You are currently browsing the daily archive for July 23, 2010.

Perhaps it’s the wretched weather, perhaps it’s the fact that my braim is sliding into pre-vacation idle, but damme this has  seemed like a long week.

(BTW, the local country radio station plays a version of this song with all sorts of added effects and dialogue every Friday morning, a song much cherished by the gels.)

“If Hitler invaded Hell I would make at least a favourable reference to the devil in the House of Commons.”

-Winston Churchill on the German invasion of the Soviet Union, June 1941.

A kerfluffle has come up in the great Commonwealth of Virginny over the inclusion of a bust of Joseph Stalin at the National D-Day Memorial in Bedford.  On the one hand are those who argue that old Uncle Joe was such a first class monster, no better than Hitler himself, that it is a disgrace to honor him.  On the other are those who point out that without Stalin bleeding Hitler’s forces on the Eastern Front, there wouldn’t have been a D-Day.

I can see the argument about historickal honesty and Stalin’s critical contribution to the war effort, although it seems to me that it must be possible to educate visitors about Stalin’s geo-strategic importance without going so far as to give him a mark of honor visually equivalent to those of Churchill, Roosevelt and De Gaulle.   The memorial people at least don’t pull any punches with the text of the plaque that goes with the bust:

In 1922, Joseph Stalin became General Secretary of the Communist Party of the Union of Soviet Socialist Republics and spent the next seven years eliminating fellow revolutionaries. He next eliminated prosperous peasant farmers (Kulaks) as a class by displacing them to proto-gulags, thus precipitating famines that killed untold millions. Stalin’s “Great Terror” (1934-38) tried 50 million Soviet citizens; some 20 million were sent to gulags or executed. He also dispatched police (NKVD) to Mongolia, where tens of thousands died as “Japanese spies.” After entering a nonaggression pact with Hitler in 1939, Stalin invaded Poland, Finland, the Baltics, Bessarabia, and northern Bukovina. Between 1939 and 1949, he deported millions of Ukrainians, Poles, Koreans, Volga Germans, Crimean Tatars, Kalmyks, Chechens, Ingush, Balkars, Karachays, Meskhetian Turks, Finns, Bulgarians, Greeks, Latvians, Lithuanians, Estonians, and Jews.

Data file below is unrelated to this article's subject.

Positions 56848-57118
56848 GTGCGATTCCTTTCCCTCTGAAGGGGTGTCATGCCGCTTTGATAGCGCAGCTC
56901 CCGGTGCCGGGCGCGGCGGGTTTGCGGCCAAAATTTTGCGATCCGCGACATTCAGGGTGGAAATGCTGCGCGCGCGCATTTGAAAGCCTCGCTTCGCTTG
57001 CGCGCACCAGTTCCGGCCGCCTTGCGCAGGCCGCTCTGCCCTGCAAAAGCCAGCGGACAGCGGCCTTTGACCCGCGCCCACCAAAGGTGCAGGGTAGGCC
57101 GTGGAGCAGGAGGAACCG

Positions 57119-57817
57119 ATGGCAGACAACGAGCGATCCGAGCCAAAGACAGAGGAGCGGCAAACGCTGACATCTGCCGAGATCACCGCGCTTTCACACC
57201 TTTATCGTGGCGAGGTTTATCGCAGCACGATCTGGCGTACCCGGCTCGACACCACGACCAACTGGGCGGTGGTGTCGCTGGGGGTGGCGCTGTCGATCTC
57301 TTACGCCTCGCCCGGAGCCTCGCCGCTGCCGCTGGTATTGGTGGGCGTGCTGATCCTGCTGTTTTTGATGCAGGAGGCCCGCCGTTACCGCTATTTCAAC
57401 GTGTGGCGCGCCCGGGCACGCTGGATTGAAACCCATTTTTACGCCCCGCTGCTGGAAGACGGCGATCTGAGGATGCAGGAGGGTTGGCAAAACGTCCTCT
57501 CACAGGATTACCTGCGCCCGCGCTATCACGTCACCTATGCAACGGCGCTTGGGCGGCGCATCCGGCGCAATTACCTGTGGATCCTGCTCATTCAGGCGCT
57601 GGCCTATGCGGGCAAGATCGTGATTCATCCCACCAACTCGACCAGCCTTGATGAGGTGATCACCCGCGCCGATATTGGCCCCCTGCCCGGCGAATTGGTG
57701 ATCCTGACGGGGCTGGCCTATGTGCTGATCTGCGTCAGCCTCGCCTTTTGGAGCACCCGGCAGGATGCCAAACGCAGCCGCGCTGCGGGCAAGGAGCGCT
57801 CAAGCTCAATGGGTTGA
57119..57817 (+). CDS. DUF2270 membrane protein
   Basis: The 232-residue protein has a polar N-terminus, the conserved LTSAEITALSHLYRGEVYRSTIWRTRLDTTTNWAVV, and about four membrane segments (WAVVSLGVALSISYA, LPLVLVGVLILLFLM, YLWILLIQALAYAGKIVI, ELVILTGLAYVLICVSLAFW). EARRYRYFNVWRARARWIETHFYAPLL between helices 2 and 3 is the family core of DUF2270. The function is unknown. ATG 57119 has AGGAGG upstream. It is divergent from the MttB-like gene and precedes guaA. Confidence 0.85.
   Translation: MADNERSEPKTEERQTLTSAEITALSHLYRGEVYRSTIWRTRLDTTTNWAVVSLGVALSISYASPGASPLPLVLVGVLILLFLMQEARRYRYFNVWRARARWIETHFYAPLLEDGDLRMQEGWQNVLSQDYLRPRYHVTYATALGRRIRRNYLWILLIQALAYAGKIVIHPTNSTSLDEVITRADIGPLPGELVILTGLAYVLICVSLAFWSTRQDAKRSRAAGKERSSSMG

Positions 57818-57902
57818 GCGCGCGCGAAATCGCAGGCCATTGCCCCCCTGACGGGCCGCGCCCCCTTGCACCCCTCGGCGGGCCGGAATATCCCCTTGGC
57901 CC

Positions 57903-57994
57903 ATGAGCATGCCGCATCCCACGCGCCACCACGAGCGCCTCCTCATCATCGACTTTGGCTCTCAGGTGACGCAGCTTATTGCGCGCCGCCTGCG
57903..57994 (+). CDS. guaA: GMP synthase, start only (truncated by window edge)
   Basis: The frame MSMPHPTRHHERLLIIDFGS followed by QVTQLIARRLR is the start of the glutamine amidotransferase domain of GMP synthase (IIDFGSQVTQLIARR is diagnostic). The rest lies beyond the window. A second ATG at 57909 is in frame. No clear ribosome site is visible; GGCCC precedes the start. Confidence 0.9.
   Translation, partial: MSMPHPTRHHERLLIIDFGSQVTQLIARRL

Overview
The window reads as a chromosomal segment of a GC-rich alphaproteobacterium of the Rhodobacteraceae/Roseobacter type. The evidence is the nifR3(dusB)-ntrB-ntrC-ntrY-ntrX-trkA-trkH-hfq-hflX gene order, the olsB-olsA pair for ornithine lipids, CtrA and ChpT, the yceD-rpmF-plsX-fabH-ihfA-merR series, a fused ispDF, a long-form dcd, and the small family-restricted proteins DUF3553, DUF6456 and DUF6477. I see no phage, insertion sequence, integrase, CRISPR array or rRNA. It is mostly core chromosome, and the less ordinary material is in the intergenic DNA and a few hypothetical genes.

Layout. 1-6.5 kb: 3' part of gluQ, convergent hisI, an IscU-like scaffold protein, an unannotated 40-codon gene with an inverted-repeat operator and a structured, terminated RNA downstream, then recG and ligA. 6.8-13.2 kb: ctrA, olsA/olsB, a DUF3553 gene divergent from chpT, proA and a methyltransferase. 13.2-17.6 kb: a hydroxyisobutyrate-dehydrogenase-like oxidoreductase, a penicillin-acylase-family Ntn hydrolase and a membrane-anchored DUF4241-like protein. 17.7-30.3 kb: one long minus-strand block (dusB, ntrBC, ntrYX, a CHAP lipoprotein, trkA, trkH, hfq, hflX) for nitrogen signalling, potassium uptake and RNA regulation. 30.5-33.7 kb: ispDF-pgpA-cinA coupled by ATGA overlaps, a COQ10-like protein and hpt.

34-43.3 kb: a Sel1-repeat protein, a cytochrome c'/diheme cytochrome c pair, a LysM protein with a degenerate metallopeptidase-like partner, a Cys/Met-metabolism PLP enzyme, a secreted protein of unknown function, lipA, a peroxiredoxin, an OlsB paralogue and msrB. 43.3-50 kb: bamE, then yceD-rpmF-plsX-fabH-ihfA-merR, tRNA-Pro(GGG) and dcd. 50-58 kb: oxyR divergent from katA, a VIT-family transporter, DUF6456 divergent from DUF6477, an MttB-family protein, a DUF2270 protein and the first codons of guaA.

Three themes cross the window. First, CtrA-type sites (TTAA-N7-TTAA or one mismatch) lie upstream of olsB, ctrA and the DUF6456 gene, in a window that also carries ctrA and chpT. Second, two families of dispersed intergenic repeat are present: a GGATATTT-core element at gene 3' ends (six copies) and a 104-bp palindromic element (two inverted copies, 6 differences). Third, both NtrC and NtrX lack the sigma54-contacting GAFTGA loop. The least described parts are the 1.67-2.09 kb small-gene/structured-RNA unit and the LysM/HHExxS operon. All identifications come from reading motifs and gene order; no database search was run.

When Hitler invaded Russia on 21 June 1941, Stalin turned West for help. To keep Hitler busy in the East,Churchill and Roosevelt gave it. An epigram penned by a wag in Britain’s Crown Film Unit exudes grim irony: “Once the Kremlin / Set us tremlin: / Now we’ve a pal in / Stalin.” Stalin repulsed Hitler at the Battle of Stalingrad then went on the offensive. At the Tehran Conference (November 1943), he influenced D-Day’s date and place, reset the borders of Poland, secured a carte blanche at home, and arranged to set up communist governments in Poland, Czechoslovakia, the Baltics, and Romania.

In memory of the tens of millions who died under Stalin’s rule and in tribute to all whose valor, fidelity, and sacrifice denied him and his successors victory in the Cold War.

Indeed.

“Mellontolatry, or the worship of the future, is a fuddled religion.”

-C.S. Lewis, God In The Dock

True, but I’m afraid the pews in its temples are full to overflowing.

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